This task also challenges our communities to become spaces where there are opportunities to share what our faith means to us and to share reasons why believing is sometimes difficult. It involves us talking about faith, listening to the witness of others, and seeing that witness to faith in the lives of other believers. Making room for sharing involves developing the language of faith, and then helping each other deal with any obstacles that are blocking a fuller assent to belief. I think here of how C.S. Lewis came to faith after hours of chat, laughter, and lively conversation with his fellow Inklings. What God has revealed calls for a response on our part. So begins a dialogue, that leads to a relationship, that helps open the door to faith.

Third, adult catechesis must NOURISH faith, “thanks in part to an experience of meaningful ecclesial relationships, promoting the formation of mature Christian consciences capable of giving the reason for their hope and ready for a serene and intelligent dialogue with contemporary culture.”

In the Gospels, faith has an organic quality to it. In the words of the Directory, faith is “consolidated with the years, developed with time, deepened with age” (DFC, 26). Faith is something that grows or dies, depending on how it is nourished and lived. In the Gospels, Jesus likens the kingdom of God to a mustard seed (Matt. 13:31-32; Mark 4:30-32; and Luke 13:18-19). It begins small but can grow to such a degree that others benefit from it, like birds in the branches of a tree that began its life as a seed. Our faith in Christ is something alive and active. It is a gift that is nourished by the Word of God and by the example of good Christians who confirm our deepest faith instincts. It is a gift that grows best in community, where we make friends who encourage us to live the demands of the Gospel. As the Directory suggests, our consciences are always being formed, and nourishing our faith leads to a clearer sense of what is right and wrong, true and false.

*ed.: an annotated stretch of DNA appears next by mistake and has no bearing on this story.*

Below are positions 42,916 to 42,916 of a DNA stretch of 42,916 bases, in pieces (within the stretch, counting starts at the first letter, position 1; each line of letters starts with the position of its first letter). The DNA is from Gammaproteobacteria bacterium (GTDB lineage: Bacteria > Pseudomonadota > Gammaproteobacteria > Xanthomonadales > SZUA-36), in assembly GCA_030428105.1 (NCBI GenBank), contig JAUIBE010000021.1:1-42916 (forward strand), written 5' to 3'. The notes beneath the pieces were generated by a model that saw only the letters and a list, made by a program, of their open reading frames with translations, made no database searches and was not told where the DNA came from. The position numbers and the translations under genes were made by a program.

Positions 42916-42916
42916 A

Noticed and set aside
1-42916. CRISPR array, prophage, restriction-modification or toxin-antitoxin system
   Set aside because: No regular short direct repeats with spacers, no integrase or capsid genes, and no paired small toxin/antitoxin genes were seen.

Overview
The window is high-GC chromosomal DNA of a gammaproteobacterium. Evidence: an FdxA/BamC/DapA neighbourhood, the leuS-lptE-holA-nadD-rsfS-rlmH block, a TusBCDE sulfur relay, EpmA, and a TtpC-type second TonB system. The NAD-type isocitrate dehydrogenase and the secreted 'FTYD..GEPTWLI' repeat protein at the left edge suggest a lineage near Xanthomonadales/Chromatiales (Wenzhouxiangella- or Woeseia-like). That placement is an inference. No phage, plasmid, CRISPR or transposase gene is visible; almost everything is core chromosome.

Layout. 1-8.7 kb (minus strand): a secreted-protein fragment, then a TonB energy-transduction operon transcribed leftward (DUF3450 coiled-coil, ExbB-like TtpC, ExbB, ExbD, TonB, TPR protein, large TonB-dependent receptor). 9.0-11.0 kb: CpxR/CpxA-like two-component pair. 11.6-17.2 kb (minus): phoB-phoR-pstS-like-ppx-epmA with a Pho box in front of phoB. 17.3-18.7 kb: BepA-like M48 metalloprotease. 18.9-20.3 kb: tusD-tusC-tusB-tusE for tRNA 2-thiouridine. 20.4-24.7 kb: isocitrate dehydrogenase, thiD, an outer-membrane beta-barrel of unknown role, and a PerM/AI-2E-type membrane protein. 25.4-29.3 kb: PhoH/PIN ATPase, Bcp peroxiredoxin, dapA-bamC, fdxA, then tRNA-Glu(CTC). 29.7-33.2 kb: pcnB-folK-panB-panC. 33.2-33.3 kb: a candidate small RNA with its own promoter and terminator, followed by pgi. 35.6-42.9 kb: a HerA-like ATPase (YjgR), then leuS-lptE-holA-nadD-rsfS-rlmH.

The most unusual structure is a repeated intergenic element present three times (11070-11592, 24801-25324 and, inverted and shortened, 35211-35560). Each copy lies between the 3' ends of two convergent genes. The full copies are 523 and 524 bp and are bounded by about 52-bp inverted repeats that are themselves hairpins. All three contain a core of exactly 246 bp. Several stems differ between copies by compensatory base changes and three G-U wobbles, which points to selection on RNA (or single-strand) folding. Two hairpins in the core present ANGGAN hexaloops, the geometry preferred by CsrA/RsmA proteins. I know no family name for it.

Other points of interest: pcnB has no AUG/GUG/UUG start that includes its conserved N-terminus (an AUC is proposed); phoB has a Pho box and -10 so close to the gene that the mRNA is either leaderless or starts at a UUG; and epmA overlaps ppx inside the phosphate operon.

Finally, evangelization and catechesis seek to ELICIT faith, “fostering a new beginning of faith filled experience.” For the inspired preacher and teacher of the Gospel, this implies a constant invitation to make a fresh response of faith, and helping others see that believing today in a Creator and loving God is a reasonable option. At times, we might not fully understand all that faith requires of us, but the invitation to faith summons us to make that leap because, in the words of St Paul, “I know the one in whom I have put my trust” (2 Tim. 1:12). In that spirit, believing is a daily adventure and always begins afresh in Christ who sends us on mission to new places and people.

For all of us who strive to teach, preach, and share the Good News of the Gospel, may we keep in mind that faith grows through “PANE”: through purification of our message by conversion and fidelity to God’s living Word; through assisting the sharing and witness of faith; through nourishment of the faith we have, enabling it to grow; and through eliciting the response of faith by making our own the words of the man in Mark’s Gospel: “I believe; help my unbelief!” (Mark 9:24). With the guidance of the new Directory for Catechesis, may our efforts to evangelize be driven by a burning desire to lead others to faith in Christ and a loving union with him in heart, mind, and action.